-I watch the television broadcast version of the Remembrance Ceremonies from Ottawa every year and have done since I was little. I also watch the ones broadcast in British Columbia. In addition, I attend the hour long school Remembrance Day ceremonies at Brighouse Elementary

-When Remembrance Day was an actual holiday in Ontario, my mother would line us all up in front of the robin’s egg blue clock in the kitchen, its electric cord hanging down, to stand in silence for a minute each November 11th, marking the time as it ticked away.

-As a small child, Remembrance Day scared me because there was so much talk of those who had died, it was a bit ‘scary’, especially in its silence.

Every year, I work with students to compose poems and essays for the Royal Canadian Legion’s writing contests for youth. Last year, two of them, Aaron Lu and Andrew Li went all the way to the provincial level for judging.

Most of my students were not born here, yet in living here they are part of our collective history, which includes remembrance. Most of them, when asked to compose on that theme, come up with a blank. “I can’t write poetry. I have no connection to that part of our past…” But I push.

I share my experience of visiting Vimy Ridge and the beaches of Normandy. I show photos of places, people and memorials. I ask, “What does remembrance mean to you? How do you remember? What do you remember? How do you mark November 11th?”

Using images, such as the one below of Memorial Hall at Canada’s National War Museum, or the statue called “Wait for Me Daddy” in New Westminster, BC, they ponder, question and write. They are always surprised by where their imagination takes them and how their words evoke emotion from others.

The Royal Canadian Legion, in hosting this contest every year, and by featuring the winners laying a wreath in Ottawa, are also evoking remembrance. They seemed to be looking for students to make their own connection, not only to wars of the past, but to peace.

This is the 100th anniversary of the Armistice, an agreement meant to solidify peace and this theme has been poignantly incorporated into each and every Remembrance Day ceremony, from the artwork at Brighouse Elementary, to the words of Major-General Guy Chapdelaine (Chaplain General of the Canadian Armed Forces) at today’s ceremony in Ottawa, ““Peace is more than tolerating one another, peace is recognizing ourselves in others and realizing that we are all on the path of life together. Lay down our own weapons of exclusion, intolerance, hatred and strife. Make us instruments of your peace that we may seek reconciliation in our world.”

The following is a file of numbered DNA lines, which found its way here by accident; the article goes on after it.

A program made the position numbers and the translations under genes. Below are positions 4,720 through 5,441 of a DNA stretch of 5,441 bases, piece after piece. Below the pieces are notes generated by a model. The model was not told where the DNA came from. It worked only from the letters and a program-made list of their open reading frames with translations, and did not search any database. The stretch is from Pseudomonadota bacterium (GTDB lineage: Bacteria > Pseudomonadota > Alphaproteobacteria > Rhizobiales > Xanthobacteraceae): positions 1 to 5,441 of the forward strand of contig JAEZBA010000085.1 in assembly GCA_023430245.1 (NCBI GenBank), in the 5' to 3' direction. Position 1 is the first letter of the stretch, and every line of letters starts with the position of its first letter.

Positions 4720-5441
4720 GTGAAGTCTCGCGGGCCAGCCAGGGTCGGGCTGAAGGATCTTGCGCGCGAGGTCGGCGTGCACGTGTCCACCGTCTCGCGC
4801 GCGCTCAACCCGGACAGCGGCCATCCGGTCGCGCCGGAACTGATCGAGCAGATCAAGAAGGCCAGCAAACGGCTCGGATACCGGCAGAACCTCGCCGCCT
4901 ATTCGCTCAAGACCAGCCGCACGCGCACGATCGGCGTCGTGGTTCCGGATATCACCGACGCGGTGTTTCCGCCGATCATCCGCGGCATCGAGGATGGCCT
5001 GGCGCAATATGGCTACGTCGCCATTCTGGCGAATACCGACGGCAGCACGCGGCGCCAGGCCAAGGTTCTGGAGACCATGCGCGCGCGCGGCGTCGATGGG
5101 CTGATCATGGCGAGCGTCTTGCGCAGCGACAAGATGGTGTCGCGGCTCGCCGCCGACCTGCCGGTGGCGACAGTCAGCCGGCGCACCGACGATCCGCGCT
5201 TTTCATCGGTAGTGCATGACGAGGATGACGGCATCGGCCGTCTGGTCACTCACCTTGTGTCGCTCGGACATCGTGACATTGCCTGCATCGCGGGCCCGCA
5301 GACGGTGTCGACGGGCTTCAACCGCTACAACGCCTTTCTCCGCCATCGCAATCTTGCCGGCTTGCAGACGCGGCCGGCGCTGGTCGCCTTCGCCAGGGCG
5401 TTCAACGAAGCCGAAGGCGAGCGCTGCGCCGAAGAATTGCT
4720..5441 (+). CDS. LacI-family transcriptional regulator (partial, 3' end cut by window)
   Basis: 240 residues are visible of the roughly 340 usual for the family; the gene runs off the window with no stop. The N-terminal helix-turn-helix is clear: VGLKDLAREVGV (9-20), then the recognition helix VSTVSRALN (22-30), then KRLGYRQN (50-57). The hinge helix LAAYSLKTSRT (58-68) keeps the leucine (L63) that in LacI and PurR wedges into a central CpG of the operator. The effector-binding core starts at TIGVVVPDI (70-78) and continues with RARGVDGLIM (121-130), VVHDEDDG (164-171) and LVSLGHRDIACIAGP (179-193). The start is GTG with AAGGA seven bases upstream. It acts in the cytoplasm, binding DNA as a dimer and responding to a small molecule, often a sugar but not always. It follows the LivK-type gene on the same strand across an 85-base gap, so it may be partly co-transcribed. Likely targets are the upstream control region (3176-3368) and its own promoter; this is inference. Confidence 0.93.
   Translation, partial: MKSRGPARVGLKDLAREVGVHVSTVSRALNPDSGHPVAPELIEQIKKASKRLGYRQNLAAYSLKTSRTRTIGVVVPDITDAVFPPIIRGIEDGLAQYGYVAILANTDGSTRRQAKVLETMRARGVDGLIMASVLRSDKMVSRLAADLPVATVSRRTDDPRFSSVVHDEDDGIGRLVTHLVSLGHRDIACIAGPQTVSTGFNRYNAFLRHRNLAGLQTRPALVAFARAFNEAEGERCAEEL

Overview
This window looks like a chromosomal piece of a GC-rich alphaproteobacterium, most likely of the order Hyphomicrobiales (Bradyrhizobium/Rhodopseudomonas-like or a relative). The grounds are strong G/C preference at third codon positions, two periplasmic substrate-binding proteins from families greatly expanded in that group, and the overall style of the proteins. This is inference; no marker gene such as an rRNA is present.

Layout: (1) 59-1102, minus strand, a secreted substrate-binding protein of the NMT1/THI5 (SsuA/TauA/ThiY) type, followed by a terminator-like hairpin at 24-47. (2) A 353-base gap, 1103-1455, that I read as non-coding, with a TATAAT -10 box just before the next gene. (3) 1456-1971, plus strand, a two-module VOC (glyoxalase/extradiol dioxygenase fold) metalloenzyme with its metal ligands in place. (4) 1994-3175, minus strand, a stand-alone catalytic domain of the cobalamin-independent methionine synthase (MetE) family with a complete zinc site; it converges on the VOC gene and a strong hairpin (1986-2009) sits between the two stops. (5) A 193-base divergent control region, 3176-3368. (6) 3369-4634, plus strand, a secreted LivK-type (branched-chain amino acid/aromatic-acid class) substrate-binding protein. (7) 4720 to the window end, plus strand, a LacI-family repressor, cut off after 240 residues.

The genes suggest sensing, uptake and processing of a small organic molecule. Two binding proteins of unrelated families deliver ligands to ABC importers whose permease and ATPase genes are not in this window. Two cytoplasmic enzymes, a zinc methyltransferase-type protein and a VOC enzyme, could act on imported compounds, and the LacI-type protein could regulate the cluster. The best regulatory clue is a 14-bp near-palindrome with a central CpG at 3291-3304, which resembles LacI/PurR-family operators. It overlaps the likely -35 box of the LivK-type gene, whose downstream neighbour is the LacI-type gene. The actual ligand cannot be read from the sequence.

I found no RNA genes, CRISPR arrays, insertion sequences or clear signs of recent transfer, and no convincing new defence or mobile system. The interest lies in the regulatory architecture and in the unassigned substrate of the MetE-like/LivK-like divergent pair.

Images below are of artwork created by Brighouse Elementary students for their Remembrance ceremonies.

I want to feature a poem by grade 9 student Nancy Lin this year, as she puts herself in a different time and place to share her own thoughts on war and peace. She is such a great talent and it is a privilege to be one of her mentors. On this day of remembrance, peace to all…

Memorial Hall – November 11th

By: Nancy Lin

I am in Memorial Hall, a place of quiet remembrance,

I wonder when the light will hit the headstone.

I hear the indistinct whispers of ones who have also come to witness this rare event,

I see the words that mark the lone artifact.

I want to place a poppy in the unknown soldier’s honour,

I am moved by the powerful silence.

I pretend I have met you,

I feel your presence as the light hits the stone.

I am touched by your contribution to our nation,

I worry that you think your courage went unrecognized.

I cry for those who knew you,

I am grateful for your sacrifice.

I understand the true meaning of remembrance standing here today,

I say a silent prayer for you and for those whose lives were also cut short.

I try to envision your last moments,

I hope that you’ve found peace,

I hope you know you are in our hearts,

I hope you know that light shines on you today.

In remembrance.


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Book Birthdays Galore!

This fall launches some fabulous new student writing. Ivan Sun and Andrew Li, two spectacular young authors, both now in grade six, are well seasoned.

The novels they wrote feature time travelling characters who get wrapped up in mysteries and mayhem everywhere they go! Here is a sneak peak at their books and some insight into their process. I am proud to experience them grow as communicators, as creators and to see how their imaginations and passion for stories guide their writing.

As for this year…that page, er…novel is yet to be written. Stay tuned!


Interview With Award Winning World Class Author Andrew Li

Written by: Ivan Sun

What inspired you to make a sequel for The Adventures In the Magical Book?

A: I felt the story was not over yet and I wanted to write another book with the same characters so they could continue with their adventure.

What made you choose different settings for your characters to travel to?

A: I chose these specific settings because every one of these settings had something significant that tied up to the characters there. They had to achieve something interesting or challenging there.

Since you stuck with the same characters how did they change throughout the book?

A:  Honestly they did not change too much but in the first book they had already experienced traveling through time and knew how to handle problems but in this book they faced new and harder challenges that required the assistance of other characters.

Was coming up with new ideas for different eras hard?

A: Coming up with new ideas for different eras wasn’t very hard because I always have lots of ideas in my mind. When I plan for a different era I keep track of good ideas but it was tricky to choose one at the end for my final idea. This idea for the new era must fit in with new characters so that I can create a good set of problems.

In your opinion, what was the most interesting era you wrote about?